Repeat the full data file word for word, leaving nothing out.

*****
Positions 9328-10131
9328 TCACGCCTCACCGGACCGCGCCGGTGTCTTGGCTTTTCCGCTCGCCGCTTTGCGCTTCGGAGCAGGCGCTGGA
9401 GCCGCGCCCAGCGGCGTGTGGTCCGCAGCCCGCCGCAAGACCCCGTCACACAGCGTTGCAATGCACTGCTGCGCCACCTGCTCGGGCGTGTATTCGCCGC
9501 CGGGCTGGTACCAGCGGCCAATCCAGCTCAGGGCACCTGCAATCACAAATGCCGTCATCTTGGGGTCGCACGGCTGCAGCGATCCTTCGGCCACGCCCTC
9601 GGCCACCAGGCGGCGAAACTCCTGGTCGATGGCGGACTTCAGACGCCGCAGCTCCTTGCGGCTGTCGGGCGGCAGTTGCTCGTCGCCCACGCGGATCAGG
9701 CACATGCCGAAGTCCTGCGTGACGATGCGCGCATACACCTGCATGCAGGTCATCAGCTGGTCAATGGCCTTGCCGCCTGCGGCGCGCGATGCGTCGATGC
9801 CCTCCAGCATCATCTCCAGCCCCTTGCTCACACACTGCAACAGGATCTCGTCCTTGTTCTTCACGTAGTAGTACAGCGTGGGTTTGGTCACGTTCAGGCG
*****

Positions 9328-10131
9328 TCACGCCTCACCGGACCGCGCCGGTGTCTTGGCTTTTCCGCTCGCCGCTTTGCGCTTCGGAGCAGGCGCTGGA
9401 GCCGCGCCCAGCGGCGTGTGGTCCGCAGCCCGCCGCAAGACCCCGTCACACAGCGTTGCAATGCACTGCTGCGCCACCTGCTCGGGCGTGTATTCGCCGC
9501 CGGGCTGGTACCAGCGGCCAATCCAGCTCAGGGCACCTGCAATCACAAATGCCGTCATCTTGGGGTCGCACGGCTGCAGCGATCCTTCGGCCACGCCCTC
9601 GGCCACCAGGCGGCGAAACTCCTGGTCGATGGCGGACTTCAGACGCCGCAGCTCCTTGCGGCTGTCGGGCGGCAGTTGCTCGTCGCCCACGCGGATCAGG
9701 CACATGCCGAAGTCCTGCGTGACGATGCGCGCATACACCTGCATGCAGGTCATCAGCTGGTCAATGGCCTTGCCGCCTGCGGCGCGCGATGCGTCGATGC
9801 CCTCCAGCATCATCTCCAGCCCCTTGCTCACACACTGCAACAGGATCTCGTCCTTGTTCTTCACGTAGTAGTACAGCGTGGGTTTGGTCACGTTCAGGCG